Alexis: "For the first time in my life, I lined up on the starting line and did not cross the finish"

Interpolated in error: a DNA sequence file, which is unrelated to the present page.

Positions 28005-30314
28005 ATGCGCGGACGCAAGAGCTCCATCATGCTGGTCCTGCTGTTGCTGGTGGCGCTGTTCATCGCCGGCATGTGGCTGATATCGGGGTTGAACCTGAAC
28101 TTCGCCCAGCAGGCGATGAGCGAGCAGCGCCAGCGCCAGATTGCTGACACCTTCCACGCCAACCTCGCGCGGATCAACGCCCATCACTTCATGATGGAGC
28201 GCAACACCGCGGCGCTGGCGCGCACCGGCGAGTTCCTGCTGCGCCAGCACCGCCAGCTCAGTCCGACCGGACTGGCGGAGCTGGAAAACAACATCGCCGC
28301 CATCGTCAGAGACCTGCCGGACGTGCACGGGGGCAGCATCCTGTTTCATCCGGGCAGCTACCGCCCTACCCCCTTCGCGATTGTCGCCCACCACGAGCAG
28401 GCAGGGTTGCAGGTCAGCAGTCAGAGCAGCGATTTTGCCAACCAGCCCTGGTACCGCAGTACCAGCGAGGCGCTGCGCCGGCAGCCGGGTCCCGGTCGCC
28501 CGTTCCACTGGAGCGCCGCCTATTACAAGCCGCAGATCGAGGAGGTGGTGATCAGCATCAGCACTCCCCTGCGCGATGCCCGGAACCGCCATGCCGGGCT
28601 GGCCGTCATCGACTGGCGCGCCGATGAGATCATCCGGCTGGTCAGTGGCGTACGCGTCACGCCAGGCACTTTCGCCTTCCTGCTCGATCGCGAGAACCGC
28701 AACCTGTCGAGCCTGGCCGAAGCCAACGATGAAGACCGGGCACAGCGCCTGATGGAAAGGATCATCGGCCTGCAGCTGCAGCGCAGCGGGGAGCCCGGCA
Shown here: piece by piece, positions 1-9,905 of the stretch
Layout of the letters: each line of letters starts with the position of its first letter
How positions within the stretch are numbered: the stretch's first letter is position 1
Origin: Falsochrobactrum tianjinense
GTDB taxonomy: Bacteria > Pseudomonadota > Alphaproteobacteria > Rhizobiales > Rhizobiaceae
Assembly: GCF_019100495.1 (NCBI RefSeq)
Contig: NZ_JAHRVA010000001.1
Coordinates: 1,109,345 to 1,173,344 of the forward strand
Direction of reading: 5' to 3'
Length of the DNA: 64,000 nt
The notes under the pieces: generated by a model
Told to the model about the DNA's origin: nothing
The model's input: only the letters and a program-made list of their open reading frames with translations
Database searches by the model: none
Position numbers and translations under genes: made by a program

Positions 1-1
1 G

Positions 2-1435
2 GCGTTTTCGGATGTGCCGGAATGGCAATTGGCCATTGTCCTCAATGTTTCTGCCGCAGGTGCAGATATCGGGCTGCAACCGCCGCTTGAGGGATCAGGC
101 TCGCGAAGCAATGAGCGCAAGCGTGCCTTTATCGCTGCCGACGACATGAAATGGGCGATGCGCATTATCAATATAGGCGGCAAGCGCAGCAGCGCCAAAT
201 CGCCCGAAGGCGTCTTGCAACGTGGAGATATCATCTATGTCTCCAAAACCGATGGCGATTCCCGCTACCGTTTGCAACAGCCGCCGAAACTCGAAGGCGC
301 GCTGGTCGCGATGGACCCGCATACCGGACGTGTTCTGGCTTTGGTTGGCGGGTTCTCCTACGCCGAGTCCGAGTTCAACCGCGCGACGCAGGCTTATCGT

April 9, 2013  This past weekend, I had the most disappointing day in my athletic career to date.  For the first time in my life, I lined up on the starting line and did not cross the finish.  So much can change in one month.  In my last blog post a month ago I was full of optimism, my legs were strong, and I was excited to race.  A couple of weeks ago, I ran a tough 20 mile run with some big hills, and while I felt strong on the run, in retrospect I believe I went too hard and over-fatigued myself.  A week later, I could feel my knee tightening up during a 13 mile run, but I finished the run anyway.  The next morning I couldn’t bend my knee without pain.  I think I knew in my heart that I had already stopped too late, but with my coach I adjusted my schedule from a gradual taper to a full halt to try to save my knee for the marathon.  I employed practically the entire team at Phila Massages – getting massages from Martin, Natacha, and Karen, and getting taped up by Brian – and I stretched, iced, rolled, and repeated. In the end, I did not have enough time to let my knee heal, and at mile 7 of the St. Louis Marathon, I made the heartbreaking decision to drop out of the race.  I was still holding pace, but at that point my stride started deteriorating, my knee had been getting tighter and tighter since mile 2, and I was losing my ability to push off with my right leg.  I must have been quite the sight, limping along the course with tears streaming down my face, and several well-intentioned volunteers asked if I was okay.  What do you say to that question – “No, my heart is broken, my knee is well and truly f%*ed, I was supposed to qualify for Boston today.  I was on pace when I DECIDED to stop, and I still don’t know if that was the right decision – but I can barely bend my knee… but I was still running, I was still on pace, and I have adrenaline coursing through me, and it’s a beautiful day.  And how can other people be running and happy when I am in such a dark place, and I’m not even tired or sweaty and I want to be running right now, but instead I am this pathetic crying mess hobbling along to cheer for my husband.”  No one wants to hear that though, so I said “My knee is hurt, but I’ll be fine.  No, I don’t need a medic.”  And I let myself cry, gave myself that time to accept that it was not my day, and that it SUCKS, that it wasn’t fair, that I had worked and trained, and that while I could have run through it, maybe even for the next 19 miles, I would have most likely ended my entire season, and that I made the right decision, even if it was the harder one to make.  Today, two days later, I am questioning whether I had to stop, but I know that road will take me nowhere.  My path now is forward – rest, recover, and make the most of the season that lies ahead.  I know I have the support of my team, my family, my training partners, my coach, and the wonderful staff of Phila Massages, and I know the window for indulging in grief is short.  My plan is to take this recovery time to focus on all of the training elements that I don’t always get to after I’m done running, biking, and swimming – core strength, flexibility, and balance.  And I start physical therapy tomorrow.  So, while this weekend was bitterly, heart-wrenchingly disappointing, I will keep putting one foot in front of the other, and when I do get that Boston time (and I will) it will mean that much more.